... it seems a telling error that the dates given at the end of the book actually indicate 523 days, the missing ten in keeping, you might argue, with the book’s peculiar mixture of precision and free-associative, sun-drenched day-dreaminess. Who’s counting, when a description of an unidentified Menorcan insect can lead seamlessly to a memory of shrunken heads in a Mexican museum, and from there, via Zurbarán’s meditating saints and the skull capacity of Australopithecus, to Montaigne, Lucretius, and the inconstancy of human belief systems? ... The digressiveness of Nooteboom’s method owes a good deal to W. G. Sebald, even if, largely because of the rapidity of Nooteboom’s transitions – the constant flitting from nature observation to reflections on literature, language and politics – it lacks the gravity of Sebald’s reveries, the sense that the present, even in its most seemingly inconsequential detail, is inescapably freighted by history ... Likewise, what prevents 533 from disappearing into its own digressiveness is Nooteboom’s appealing habit of introducing, very casually, the sort of weighty idea another writer might have treated with more fanfare ... It’s testimony to the power of this humane, insightful and deeply cultured book that it should resolve the dissonance so gracefully, between the monastic urge to contemplation and the world it would repudiate.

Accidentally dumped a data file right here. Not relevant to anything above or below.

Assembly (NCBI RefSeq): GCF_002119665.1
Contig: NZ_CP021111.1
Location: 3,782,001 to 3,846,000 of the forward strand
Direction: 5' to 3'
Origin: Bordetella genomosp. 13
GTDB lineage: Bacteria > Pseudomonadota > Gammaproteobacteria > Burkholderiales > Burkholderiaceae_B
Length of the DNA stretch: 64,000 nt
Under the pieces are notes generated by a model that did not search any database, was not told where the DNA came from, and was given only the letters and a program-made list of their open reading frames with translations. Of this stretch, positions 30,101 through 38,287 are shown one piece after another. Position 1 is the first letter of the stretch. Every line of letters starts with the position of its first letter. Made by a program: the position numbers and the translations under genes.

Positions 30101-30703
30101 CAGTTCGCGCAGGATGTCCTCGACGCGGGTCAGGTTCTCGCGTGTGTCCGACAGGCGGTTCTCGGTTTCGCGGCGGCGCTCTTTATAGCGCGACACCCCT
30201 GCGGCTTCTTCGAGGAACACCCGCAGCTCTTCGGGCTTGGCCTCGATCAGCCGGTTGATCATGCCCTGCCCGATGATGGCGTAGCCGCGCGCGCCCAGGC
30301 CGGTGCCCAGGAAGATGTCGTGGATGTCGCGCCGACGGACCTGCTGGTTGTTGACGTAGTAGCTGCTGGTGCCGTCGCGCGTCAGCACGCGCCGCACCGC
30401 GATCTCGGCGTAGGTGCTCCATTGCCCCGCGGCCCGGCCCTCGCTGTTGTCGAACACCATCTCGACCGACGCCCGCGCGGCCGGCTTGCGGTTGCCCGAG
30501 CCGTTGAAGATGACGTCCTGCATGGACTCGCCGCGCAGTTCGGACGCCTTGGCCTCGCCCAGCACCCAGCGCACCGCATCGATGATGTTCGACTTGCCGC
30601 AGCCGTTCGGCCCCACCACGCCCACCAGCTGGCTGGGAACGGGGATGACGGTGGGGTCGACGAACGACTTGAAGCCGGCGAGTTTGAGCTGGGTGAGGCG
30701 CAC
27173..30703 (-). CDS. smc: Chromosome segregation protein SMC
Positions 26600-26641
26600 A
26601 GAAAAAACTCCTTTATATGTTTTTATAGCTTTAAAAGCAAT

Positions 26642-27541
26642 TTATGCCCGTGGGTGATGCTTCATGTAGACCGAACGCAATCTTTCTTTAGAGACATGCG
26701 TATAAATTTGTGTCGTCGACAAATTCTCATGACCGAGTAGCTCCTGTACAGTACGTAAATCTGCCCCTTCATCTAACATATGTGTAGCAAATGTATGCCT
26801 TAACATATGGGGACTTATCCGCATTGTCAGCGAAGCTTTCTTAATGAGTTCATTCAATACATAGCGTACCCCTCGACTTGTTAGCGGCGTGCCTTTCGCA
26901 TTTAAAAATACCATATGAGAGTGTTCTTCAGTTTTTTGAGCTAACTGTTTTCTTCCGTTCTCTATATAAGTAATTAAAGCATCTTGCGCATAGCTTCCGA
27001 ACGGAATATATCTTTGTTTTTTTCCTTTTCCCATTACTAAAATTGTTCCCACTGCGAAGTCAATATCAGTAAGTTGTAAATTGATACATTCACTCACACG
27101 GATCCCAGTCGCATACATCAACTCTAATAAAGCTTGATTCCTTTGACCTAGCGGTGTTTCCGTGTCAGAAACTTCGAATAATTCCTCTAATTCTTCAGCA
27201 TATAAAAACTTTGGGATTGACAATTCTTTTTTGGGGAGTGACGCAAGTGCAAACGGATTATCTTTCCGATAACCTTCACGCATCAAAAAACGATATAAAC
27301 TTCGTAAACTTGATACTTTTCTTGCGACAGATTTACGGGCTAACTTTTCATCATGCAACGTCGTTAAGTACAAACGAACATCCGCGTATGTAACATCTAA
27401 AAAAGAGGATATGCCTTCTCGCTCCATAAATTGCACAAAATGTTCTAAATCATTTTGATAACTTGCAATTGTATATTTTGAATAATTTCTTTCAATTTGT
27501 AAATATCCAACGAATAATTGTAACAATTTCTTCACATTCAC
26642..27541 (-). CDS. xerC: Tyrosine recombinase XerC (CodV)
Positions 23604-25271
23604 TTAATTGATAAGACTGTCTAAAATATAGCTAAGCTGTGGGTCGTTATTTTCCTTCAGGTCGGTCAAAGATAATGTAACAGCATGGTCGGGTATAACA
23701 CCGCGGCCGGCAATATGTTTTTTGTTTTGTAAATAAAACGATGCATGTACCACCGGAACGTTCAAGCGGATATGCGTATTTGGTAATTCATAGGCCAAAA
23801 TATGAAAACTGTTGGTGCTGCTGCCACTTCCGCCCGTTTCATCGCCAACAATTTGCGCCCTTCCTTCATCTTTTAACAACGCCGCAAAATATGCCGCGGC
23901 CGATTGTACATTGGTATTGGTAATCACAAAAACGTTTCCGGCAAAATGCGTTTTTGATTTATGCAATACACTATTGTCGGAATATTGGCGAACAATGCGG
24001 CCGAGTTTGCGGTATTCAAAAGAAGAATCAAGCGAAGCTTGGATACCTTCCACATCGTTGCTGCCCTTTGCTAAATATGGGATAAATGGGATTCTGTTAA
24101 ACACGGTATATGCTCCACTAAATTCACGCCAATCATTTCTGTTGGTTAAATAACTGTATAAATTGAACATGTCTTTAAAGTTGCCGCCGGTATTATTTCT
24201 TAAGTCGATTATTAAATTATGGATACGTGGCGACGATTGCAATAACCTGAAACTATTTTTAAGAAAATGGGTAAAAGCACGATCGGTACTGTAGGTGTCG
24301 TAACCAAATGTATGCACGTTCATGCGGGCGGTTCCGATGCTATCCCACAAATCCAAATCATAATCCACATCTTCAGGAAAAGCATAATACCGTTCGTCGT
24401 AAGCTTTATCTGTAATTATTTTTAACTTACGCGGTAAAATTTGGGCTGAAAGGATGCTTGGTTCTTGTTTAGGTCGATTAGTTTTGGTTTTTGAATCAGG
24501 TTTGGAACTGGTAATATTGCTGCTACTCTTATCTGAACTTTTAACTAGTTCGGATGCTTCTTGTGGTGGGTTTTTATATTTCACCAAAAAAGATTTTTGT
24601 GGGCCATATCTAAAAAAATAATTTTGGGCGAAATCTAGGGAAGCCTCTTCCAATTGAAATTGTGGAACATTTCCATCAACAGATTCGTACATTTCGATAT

Despite its author’s depth of years, 533 Days doesn’t style itself as a repository of seasoned wisdom. Mr. Nooteboom’s real subject is the one that’s defined his career—mainly, the persistent strangeness of existence and its refusal to be fully resolved by religion, philosophy or science ... Mr. Nooteboom tempers his world-weariness with a youthful curiosity. His journal, which extends beyond his cactus garden to record encounters with owls and geckos, donkeys and spiders, moths and tortoises, can seem like a medieval bestiary, a nature chronicle with the vividness of a dream ... Spotting Cassiopeia in the night sky, Mr. Nooteboom notes that 'I am spinning along with her at a speed I can never feel.' Even in repose, it seems, Cees Nooteboom is destined to be a traveler to the end.